I've suggested that she use my brother's standard phrase when we were teenagers and someone would call looking for me: "She went crazy and we had to shoot her."

That should shut them up. It worked for my brother.

Monday, January 9, 2012

To Your Health.

I'm afraid the blog has been very far down on the totem pole of priorities these past few weeks. With my dad still in the hospital, Christmas and dealing with the Mister's continuing dodgy kidney stones, there's not been much down time around here.

My dad's been in the hospital for two months now; two different hospitals at least. The second hospital is more of a rehab place; not rehab as in "he's a meth addict", but rehab as in "after six weeks in bed, his knees have seized up like the Tin Man on the 'Wizard of Oz'." It's still a hospital, though....same circus, different clowns. He'd rather be home, but until he can walk up the two steps into his house, he's in the hosptial.

They let him out for a few hours on Christmas Day and New Years Day (again, the parallels between hospital and jail are really very unnerving.) and we got in into the house in a wheelchair.
Luckily, we didn't drop him....can you imagine explaining that one to the paramedics? ("Well, I though he had him!"). Hopefully, Dad will be home for good at the end of this month.

Thing 1 had some nasty toe surgery in November, too. She's had a persistent ingrown toenail for the past few years, and if you've ever had a banjaxed toe, you know how it can take over your life. It's hard to think of anything else when your feet hurt.
The guy who did the surgery was very nice, and very enthusiastic about his work. A little disturbingly so....he has a website and everything. ("At least he's found his niche", oberved my mother.) He explained the whole thing to the Mister and Thing 1, in the most spirited manner; he even whipped out a photo album of "before and afters". ("And he didn't even warn us!" complained Thing 1)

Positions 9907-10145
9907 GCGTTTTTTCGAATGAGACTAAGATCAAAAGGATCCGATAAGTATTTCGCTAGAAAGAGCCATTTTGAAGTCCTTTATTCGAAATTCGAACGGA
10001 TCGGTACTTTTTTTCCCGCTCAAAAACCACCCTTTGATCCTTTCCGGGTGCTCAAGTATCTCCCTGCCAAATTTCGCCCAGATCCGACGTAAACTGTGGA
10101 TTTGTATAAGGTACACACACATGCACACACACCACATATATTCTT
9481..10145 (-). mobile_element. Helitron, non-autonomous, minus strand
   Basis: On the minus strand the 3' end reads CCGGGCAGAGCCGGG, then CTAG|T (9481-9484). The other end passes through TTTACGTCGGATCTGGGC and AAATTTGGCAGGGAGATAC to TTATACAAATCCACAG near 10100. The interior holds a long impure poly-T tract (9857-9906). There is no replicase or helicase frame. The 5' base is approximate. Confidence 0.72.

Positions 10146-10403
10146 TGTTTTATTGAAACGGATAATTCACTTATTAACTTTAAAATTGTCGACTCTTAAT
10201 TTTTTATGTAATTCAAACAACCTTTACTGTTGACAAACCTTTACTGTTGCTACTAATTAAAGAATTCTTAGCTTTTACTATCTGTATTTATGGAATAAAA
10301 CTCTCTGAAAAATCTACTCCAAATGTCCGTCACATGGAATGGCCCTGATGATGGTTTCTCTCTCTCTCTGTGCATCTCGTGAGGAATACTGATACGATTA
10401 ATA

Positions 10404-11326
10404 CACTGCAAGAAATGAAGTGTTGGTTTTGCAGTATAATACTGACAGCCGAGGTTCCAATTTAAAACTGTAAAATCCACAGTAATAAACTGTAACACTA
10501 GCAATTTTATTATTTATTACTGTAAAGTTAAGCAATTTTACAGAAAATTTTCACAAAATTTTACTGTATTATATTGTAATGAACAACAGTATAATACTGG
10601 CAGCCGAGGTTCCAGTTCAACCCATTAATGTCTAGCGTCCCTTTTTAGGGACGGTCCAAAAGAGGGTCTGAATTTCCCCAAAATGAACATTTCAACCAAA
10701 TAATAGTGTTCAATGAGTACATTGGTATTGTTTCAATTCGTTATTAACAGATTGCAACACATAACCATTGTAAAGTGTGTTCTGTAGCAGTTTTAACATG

Anyway, she was on crutches for a few weeks, and had to wear old man slippers for a few more, and was in a lot of pain. If she thought her toe hurt before the surgery, she redefined the word afterwards.
Now she walks like a normal person again, and can wear regular shoes, but is in no rush for flip-flop season.

The Mister has had kidney stones on and off for many years; his first bout of them was when he was 8. They don't bother him for years, and then they jump up and say "howdy" and he's cut off at the knees for the duration. Usually, he can pass the stone (always a fun night) and then he's okay for a few more years, but this has bothered him on and off since August. (He had an attack when we were in England, so we got to investigate the British hospital system, which was very nice, all things considered.)
We went to the emergency room a couple of times over the Christmas season, leaving with a percocet perscription and a hearty "good luck!" every time. Finally, he was able to get an appointment with a urologist, who's set him up with a lithotripsy appointment. (Lithotripsy is the procedure whereby they pummel the stone into submission with ultrasound waves from the outside of your body. The Mister had it done before, and said it's like having someone flick their finger in the same spot for about a hundred times.)
They are hoping this will break up the stone enough for him to pass them without passing out.

Thing 2 and I are fine; so far we are not costing the health care system anything. But if OHIP goes broke in 2012, I suspect my family will be the cause.